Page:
But the point is not PR is not publicity (though it’s not – I’m not letting it go!), the point is, we’re communication professionals. Why is it so darn hard to describe what we do?

You can vote on one of the three definitions. Voting closes on February 26.

About Gini Dietrich


Gini Dietrich is the founder and CEO of Arment Dietrich, a Chicago-based integrated marketing communications firm. She is the lead blogger here at Spin Sucks and is the founder of Spin Sucks Pro. She is the co-author of Marketing in the Round and co-host of Inside PR. Her second book, Spin Sucks, is available now.

145 comments
jspepper
jspepper

@pr20chat Re: #PRDefined, PR is the only navel-gazing, hand wringing discipline. Marketing and Advertise don't worry like PR does. #pr20chat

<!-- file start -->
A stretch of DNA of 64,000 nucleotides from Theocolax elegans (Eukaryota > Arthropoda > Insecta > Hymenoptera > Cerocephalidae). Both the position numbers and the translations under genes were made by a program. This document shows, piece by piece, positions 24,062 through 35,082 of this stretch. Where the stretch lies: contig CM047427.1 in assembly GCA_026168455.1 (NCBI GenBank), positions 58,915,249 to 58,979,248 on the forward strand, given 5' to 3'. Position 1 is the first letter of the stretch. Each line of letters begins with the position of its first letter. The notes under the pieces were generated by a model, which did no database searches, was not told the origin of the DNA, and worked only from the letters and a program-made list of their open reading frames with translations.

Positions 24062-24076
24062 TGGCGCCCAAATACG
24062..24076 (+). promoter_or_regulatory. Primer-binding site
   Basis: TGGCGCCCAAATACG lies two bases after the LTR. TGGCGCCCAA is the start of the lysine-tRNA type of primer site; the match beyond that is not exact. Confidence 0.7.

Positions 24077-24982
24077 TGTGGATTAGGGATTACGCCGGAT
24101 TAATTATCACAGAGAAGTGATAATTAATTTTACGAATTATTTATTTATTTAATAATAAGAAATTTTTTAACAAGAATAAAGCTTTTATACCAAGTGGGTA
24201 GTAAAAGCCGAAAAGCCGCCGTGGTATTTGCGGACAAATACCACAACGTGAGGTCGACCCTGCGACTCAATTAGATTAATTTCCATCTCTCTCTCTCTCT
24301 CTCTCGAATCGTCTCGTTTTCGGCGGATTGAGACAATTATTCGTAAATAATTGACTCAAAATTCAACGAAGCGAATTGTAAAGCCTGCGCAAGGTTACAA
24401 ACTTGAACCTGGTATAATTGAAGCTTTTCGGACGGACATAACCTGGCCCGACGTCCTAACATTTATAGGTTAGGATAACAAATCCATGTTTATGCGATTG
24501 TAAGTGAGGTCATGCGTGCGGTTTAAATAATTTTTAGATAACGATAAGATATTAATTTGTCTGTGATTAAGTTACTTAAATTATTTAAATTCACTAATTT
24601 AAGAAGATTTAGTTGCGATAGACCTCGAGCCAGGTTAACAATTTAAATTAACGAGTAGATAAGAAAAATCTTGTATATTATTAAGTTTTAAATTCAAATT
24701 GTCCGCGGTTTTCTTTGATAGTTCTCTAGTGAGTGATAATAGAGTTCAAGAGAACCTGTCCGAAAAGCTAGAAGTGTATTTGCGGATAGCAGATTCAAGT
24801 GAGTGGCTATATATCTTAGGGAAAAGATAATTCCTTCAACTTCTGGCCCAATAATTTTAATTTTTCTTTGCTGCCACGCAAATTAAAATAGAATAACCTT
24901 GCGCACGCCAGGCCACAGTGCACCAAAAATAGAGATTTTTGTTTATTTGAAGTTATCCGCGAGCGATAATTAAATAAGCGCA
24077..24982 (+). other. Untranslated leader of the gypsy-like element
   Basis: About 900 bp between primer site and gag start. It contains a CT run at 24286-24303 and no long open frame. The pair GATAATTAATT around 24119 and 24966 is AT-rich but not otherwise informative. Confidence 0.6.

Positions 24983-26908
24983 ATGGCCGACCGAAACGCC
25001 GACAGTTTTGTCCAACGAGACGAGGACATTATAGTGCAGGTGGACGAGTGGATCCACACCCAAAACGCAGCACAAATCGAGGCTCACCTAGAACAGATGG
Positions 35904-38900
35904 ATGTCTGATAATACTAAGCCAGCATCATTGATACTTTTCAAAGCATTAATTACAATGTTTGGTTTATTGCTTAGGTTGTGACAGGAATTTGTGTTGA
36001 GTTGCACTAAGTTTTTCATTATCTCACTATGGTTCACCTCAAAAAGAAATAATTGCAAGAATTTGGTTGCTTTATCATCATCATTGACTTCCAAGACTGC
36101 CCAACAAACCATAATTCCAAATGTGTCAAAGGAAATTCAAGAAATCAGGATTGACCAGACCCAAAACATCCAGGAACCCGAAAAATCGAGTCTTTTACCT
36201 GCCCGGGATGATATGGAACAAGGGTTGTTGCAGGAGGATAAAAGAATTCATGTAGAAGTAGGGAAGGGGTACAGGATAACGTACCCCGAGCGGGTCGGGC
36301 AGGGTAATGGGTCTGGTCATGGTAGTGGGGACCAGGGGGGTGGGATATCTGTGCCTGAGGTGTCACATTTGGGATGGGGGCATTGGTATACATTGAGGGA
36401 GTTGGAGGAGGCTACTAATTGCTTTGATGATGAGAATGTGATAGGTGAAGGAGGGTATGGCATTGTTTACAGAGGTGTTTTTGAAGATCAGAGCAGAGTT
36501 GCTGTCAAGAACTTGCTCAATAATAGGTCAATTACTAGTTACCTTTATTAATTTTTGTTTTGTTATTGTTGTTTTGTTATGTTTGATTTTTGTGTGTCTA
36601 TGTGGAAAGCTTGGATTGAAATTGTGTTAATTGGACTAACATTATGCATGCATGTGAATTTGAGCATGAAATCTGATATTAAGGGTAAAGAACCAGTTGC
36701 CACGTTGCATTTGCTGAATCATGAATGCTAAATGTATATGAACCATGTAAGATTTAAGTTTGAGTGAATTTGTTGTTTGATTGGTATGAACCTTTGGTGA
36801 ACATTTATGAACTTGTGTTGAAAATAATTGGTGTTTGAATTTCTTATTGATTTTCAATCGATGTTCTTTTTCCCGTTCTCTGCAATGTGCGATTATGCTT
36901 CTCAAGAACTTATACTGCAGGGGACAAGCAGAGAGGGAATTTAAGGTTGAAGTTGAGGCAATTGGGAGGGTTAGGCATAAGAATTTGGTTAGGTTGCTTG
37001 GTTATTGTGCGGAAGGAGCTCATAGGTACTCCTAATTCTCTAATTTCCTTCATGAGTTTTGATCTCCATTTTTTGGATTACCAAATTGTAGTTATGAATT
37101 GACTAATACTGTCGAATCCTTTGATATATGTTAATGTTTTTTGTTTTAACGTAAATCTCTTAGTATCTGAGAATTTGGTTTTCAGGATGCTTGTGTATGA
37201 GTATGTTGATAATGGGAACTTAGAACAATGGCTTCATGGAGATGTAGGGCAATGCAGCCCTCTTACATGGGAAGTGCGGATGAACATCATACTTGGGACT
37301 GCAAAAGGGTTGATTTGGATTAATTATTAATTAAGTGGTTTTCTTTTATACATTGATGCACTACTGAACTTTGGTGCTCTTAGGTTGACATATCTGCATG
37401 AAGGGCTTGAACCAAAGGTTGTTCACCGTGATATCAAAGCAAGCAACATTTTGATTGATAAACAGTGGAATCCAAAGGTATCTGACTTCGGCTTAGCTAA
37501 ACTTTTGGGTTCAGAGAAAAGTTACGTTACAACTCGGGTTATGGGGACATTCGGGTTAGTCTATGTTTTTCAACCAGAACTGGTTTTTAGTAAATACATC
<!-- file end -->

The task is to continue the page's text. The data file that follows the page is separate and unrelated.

KateRobins
KateRobins

@JGoldsborough None of them. #pr20chat

opjacklucy
opjacklucy

Hi Dave:

Congratulations on taking part in this discussion on the quest for a definition of PR by 13 PR organizations. You note at one point that you are “trying to keep the Alabama legislature happy” while also heading the “PR Defined Task Force.” You are SVP-communications of the Birmingham Business Alliance. Birmingham has a big PR problem these days following the New York Times story Sunday Feb. 18 on the bankruptcy of Jefferson County, Ala., of which Birmingham is the biggest city.